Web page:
There are many regulations associated with commercial (bulk) mailing, so also check with the USPS National Customer Support Center located at: https://ribbs.usps.gov/index.cfm?page=locatorslookups. One is in Baltimore, another in Washington, D.C., so check to see which location handles your commercial mail. The local Business Service Network within the USPS National Customer Support Center can be searched for by zip code on this site. The location contains address and phone number information for your local contact. The representatives at these locations should be able to answer questions regarding advertising and what needs to be included in the process such as title, volume, and number on your newsletter if you include advertisements and any other questions you may have regarding commercial mail. Your local Post Office may also be able to answer your questions. You might want to begin there first.
Advertising: Advertisements within your newsletter also may cause you to add other items to your newsletter before distributing. One chapter said that you must have a volume and issue number on your newsletter if you sell advertising. Another chapter said that the commercial mailing rate is cheaper if you have a title, volume and issue number on your newsletter. As stated previously in Commercial Mail, check with your USPS Business Service Network manager at the USPS National Customer Support Center or your local Post Office to answer these questions.
Process: Many chapters are in the process of converting much of their distribution to email. Most chapters are currently doing both hard copy distribution and email distribution. As an example, one chapter emails their new members with a “Welcome Email” discussing the chapter and attaching their current newsletter letting members know how it will be mailed to them. They do this automatically for new members. The chapter has had no complaints. If the “Welcome Email” goes through without being kicked backed, they are then added to the group email for newsletter distribution. This also is where your chapter might add a question asking how you found out about NARFE and forward the response to your Public Relations and Membership chairs.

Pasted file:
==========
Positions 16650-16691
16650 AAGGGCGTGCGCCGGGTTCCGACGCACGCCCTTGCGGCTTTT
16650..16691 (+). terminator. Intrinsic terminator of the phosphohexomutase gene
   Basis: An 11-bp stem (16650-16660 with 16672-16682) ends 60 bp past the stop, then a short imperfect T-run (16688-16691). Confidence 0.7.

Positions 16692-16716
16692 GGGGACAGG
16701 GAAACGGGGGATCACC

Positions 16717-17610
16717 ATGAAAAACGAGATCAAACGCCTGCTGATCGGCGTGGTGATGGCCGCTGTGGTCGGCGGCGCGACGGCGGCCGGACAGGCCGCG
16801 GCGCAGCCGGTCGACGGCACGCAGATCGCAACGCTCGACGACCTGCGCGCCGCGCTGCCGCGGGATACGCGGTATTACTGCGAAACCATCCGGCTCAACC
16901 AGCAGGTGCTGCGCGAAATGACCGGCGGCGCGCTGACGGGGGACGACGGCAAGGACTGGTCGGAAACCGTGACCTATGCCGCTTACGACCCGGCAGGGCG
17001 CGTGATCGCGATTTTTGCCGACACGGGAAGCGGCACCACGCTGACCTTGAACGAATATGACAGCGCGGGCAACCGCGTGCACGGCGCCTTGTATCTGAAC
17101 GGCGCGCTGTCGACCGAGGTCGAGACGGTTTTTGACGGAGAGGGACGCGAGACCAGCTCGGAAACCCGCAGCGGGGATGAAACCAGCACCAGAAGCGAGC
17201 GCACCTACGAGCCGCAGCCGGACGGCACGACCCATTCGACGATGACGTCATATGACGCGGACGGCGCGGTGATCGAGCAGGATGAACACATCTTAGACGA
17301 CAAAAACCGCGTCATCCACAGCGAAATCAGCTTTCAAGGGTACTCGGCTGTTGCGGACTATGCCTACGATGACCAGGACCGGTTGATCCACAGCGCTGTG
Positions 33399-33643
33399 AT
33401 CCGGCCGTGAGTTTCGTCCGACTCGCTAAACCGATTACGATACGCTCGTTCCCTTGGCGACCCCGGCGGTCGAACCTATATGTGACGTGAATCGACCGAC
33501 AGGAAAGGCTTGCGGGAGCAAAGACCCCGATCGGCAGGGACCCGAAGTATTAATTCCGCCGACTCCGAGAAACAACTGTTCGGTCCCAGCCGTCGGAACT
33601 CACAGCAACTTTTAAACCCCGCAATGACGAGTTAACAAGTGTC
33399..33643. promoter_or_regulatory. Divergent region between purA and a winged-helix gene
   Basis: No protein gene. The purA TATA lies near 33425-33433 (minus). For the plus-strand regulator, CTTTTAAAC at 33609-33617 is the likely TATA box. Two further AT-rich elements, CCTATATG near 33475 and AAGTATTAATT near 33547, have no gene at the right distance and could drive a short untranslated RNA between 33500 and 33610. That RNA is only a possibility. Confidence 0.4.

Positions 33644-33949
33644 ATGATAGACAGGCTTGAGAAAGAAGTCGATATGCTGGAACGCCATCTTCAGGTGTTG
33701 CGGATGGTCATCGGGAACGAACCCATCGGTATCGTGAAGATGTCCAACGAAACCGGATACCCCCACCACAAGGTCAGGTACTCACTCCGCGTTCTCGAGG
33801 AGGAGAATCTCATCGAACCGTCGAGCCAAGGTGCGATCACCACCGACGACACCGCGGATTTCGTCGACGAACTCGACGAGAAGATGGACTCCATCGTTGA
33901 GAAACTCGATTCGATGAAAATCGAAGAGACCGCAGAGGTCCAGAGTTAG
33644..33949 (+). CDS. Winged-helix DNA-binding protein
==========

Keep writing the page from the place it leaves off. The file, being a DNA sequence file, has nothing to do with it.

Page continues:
Some chapters are having difficulty addressing the email distribution effort, but if they talk to other chapters, they will see that they are not having problems with this process. If you do have people that balk at having the newsletter received by email, simply keep them on the hard copy list. If chapters are not receiving negative feedback, it might be worth trying within your chapter.
Incentives: Another reason to receive your newsletter by email is that you can make your email newsletter LONGER than the hard copy. Include more articles and graphics; it can be as long as you want with no printing charges for increased pages. You could use that as an incentive tool for transitioning your members to email distribution. Chapter 1372 gave this as a suggestion and said it works for them. Let your members know the email copy is longer and contains more information, and hopefully they will WANT to transition to email. A recommendation from Chapter 581 stated to be careful that the email version might become too long if you choose to use a longer version than the hard copy, so they suggest being reasonable in the length of your newsletter if you decide to increase the size of your emailed newsletter.
Another incentive to receive by email is to include graphics and pictures in the chapter newsletter. They show in color on the email copy and your newsletter is more fun to read. So take a look at including color in your newsletter and be creative!